Native support (and faster fans) for LGA 1700 now available for the Scythe Fuma 2 cooler
As is Scythe’s habit, the Fuma 2 cooler comes with support for a new platform (Intel LGA 1700) with a new revision (B). However, in addition to compatibility, the fan speed range has also been expanded. Instead of Kaze Flex 120 PWM, Kaze Flex II 120 PWM are used. The combination of a narrower fan in the front and a wider fan in the middle remains. The inverted fan blades are also retained, which rotate in an unconventional opposite direction.
After the Mugen 5 rev. B (SCMG-5100) cooler, support for Intel LGA 1700 comes to the Fuma 2 as well. Significantly later, but still. The delay is probably also related to the overall lower sales of Fuma coolers, as it is a lesser known brand (series) among users. However, we know from testing that the original Fuma has class-leading efficiency in its price range. Fuma 2 perhaps shouldn’t be any worse, but until now the new Intel platform hasn’t been natively supported.
Those who have the Fuma 2 on Alder Lake processors had to buy the SCMK-1700 mounting kit separately. Now, LGA 1700 support is native though, which means that the kit for mounting it to the socket are already a fixed part of the package.
The cooler’s heatsink has not changed across revisions. It is characterized by two towers whose aluminum fins (0.4 mm thick) are crossed by six heat pipes with a diameter of 6 mm. Different shaped fins are used to construct the heatsink, or they alternate between a type that has a long straight edge and one that has a serrated one.
The heatsink is diverted away from the DIMM slots – the base is rotated, but the heatpipes on the front tower are also significantly bent (into the shape of a falling “U”). With a standard thick fan, though, this still wouldn’t be enough to prevent the heatsink from colliding with taller memory modules. That’s why a fan with a narrower 15 mm profile is used. That’s ten millimeters less than the other fan sandwiched between the towers.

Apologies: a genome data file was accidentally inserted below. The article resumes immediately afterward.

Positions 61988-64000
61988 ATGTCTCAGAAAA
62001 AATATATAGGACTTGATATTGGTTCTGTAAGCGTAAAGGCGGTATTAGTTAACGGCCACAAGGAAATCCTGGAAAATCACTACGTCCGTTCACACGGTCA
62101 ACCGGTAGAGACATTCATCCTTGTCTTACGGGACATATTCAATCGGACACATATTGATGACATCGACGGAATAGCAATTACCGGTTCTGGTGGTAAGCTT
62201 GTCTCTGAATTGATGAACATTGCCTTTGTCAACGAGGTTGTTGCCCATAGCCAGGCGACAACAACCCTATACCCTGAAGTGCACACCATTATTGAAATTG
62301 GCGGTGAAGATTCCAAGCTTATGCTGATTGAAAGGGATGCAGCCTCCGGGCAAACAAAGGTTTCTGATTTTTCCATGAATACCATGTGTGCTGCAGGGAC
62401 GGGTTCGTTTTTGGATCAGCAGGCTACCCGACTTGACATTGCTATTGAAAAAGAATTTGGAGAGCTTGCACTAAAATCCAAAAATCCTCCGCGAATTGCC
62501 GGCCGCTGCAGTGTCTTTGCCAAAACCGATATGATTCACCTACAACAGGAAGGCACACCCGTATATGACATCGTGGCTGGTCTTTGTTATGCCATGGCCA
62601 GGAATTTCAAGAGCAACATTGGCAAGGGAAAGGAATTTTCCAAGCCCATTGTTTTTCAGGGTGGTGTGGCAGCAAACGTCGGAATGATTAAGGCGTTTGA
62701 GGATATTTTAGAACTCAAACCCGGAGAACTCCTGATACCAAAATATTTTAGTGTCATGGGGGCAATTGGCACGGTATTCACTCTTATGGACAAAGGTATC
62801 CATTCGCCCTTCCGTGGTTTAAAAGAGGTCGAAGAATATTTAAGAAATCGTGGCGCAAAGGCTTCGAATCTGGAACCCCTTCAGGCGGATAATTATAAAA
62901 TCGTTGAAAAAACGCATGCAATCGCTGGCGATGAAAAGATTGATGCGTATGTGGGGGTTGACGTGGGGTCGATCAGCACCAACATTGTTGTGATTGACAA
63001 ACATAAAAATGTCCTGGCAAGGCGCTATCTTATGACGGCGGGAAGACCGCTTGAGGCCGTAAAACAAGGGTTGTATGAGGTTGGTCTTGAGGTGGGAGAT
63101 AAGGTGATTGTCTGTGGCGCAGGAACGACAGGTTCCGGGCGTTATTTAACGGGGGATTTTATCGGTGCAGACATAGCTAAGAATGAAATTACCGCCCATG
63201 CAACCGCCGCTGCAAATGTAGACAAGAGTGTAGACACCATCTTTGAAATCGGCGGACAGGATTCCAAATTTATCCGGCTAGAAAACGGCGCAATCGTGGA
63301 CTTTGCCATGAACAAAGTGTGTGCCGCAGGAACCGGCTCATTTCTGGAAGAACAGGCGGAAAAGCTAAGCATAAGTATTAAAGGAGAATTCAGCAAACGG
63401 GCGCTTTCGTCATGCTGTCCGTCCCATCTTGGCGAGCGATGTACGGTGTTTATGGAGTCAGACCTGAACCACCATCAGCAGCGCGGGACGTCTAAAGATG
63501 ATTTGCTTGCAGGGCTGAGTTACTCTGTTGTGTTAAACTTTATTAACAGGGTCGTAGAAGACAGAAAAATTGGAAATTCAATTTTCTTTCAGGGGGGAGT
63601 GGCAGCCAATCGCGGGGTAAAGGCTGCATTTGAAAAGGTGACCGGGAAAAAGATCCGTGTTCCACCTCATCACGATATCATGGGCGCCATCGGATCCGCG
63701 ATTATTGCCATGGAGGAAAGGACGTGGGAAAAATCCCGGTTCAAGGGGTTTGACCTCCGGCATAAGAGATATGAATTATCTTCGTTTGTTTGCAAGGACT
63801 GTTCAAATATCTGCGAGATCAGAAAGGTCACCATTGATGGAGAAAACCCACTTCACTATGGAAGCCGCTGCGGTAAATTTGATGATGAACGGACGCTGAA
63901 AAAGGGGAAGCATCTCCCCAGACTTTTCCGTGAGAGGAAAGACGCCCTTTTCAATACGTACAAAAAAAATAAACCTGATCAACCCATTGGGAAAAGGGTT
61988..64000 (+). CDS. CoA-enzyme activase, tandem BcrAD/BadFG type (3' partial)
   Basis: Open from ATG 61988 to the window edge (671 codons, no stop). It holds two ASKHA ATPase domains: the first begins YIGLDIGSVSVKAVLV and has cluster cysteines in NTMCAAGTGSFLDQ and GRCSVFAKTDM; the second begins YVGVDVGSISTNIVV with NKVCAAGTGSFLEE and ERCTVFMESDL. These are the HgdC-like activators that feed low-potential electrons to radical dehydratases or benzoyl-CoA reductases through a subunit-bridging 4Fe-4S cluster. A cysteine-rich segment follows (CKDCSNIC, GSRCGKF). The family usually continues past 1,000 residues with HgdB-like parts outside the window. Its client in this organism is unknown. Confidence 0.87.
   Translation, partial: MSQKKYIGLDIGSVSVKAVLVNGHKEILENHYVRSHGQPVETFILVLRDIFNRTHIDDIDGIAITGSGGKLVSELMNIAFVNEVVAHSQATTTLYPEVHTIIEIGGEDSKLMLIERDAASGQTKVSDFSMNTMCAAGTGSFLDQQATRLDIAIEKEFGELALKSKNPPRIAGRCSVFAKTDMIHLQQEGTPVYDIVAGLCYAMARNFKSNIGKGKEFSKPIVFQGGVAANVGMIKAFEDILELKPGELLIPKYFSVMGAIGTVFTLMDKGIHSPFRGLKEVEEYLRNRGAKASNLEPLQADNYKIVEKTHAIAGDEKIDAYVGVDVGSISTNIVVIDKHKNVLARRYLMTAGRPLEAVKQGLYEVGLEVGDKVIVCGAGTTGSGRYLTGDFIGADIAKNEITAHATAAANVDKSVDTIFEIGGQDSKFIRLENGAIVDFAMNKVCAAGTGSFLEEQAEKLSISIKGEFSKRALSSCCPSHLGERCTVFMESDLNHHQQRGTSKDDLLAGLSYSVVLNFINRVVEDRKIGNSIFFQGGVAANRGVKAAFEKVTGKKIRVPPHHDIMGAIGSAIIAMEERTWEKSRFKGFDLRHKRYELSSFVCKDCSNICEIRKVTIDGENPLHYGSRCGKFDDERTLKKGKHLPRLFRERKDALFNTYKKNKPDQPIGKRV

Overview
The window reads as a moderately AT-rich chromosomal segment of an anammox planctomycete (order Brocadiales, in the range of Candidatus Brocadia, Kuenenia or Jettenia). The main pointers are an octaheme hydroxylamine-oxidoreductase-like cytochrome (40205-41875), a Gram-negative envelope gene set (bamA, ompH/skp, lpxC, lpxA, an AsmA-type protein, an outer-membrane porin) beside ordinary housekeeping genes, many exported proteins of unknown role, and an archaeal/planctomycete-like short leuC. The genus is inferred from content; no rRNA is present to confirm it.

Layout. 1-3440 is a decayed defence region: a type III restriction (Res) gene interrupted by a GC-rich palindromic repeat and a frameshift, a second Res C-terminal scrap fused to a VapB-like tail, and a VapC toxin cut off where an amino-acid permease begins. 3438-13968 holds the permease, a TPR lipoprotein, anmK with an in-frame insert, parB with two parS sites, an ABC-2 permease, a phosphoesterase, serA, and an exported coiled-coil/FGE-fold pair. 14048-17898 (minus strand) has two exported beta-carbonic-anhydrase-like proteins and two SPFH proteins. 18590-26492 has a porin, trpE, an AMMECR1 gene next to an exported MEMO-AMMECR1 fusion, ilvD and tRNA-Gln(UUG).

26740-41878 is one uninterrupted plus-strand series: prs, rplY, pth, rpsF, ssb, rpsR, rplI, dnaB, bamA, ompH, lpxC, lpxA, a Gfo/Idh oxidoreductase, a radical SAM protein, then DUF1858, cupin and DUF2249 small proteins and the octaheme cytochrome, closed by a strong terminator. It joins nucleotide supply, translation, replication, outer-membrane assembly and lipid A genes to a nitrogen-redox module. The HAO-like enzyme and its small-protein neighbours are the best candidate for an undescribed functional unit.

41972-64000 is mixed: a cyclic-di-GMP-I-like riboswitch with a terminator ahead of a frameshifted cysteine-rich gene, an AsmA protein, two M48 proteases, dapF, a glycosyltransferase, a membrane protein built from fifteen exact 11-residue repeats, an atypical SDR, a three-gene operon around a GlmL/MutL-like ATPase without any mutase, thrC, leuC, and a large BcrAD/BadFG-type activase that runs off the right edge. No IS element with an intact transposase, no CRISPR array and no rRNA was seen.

However, a narrower profile doesn’t have to mean worse performance, as you already know from our fan tests. When it comes to the Kaze Flex II 120 PWM on the Fuma 2 rev. B, we don’t know, but the area for less depth is made up for by the extra number of blades. There are nine of those here. Compared to the fans from the original cooler (Kaze Flex 120 PWM) Fuma 2, Kaze Flex II 120 PWM reach a higher top speed.
Paper airflow is to be 16.5 % higher (15 mm front fan), at 57.52 m3/h, or plus 32.2 % (114.89 m3/h) in terms of the rear fan. It should also achieve approximately 43 % higher static pressure (1.5 mm H2O), the narrower Kama Flex II by 6.7 % (0.96 mm H2O).
The above values refer to the maximum speed, which is the same for both fans – 1500 rpm. The fans on the new Fuma 2 are thus 300 rpm faster. The lower limit of the minimum speeds should not change and Scythe lists 300 rpm as before (in the first version of the Fuma 2). Nothing has changed in the fact that the middle fan runs in the opposite direction of the front fan and its leading edges are, of course, adapted to this. This should make the flow through the heatsink body more efficient.
The cooler has a height of 154.5 mm (for a twin tower design this is slightly below average but means better compatibility with cases). The depth is 137 mm and the 120 mm fans used on the Fuma 2 (rev. B) don’t overhang too much on the width, and the cooler is ”stretched” on this axis by the protruding steel fan clips to the final 129 mm dimension.
The total weight of the cooler together with the fans is listed at 1000 grams. So not only is the Fuma (rev. B) mostly smaller compared to other twin towers, but it is also lighter.
Intel LGA 1700 support does not affect support for older sockets. These continue to be supported in abundance. Among Intel’s are LGA 11×0, 1200, 2011(v3) and 2066. From AMD, in addition to AM4, Scythe also holds compatibility for AM3(+), AM2(+) and FMx(+).
Fuma 2 rev. B is already available in Asian markets and in the US, it will come to us later. Count on a price of around 65 euros.
English translation and edit by Jozef Dudáš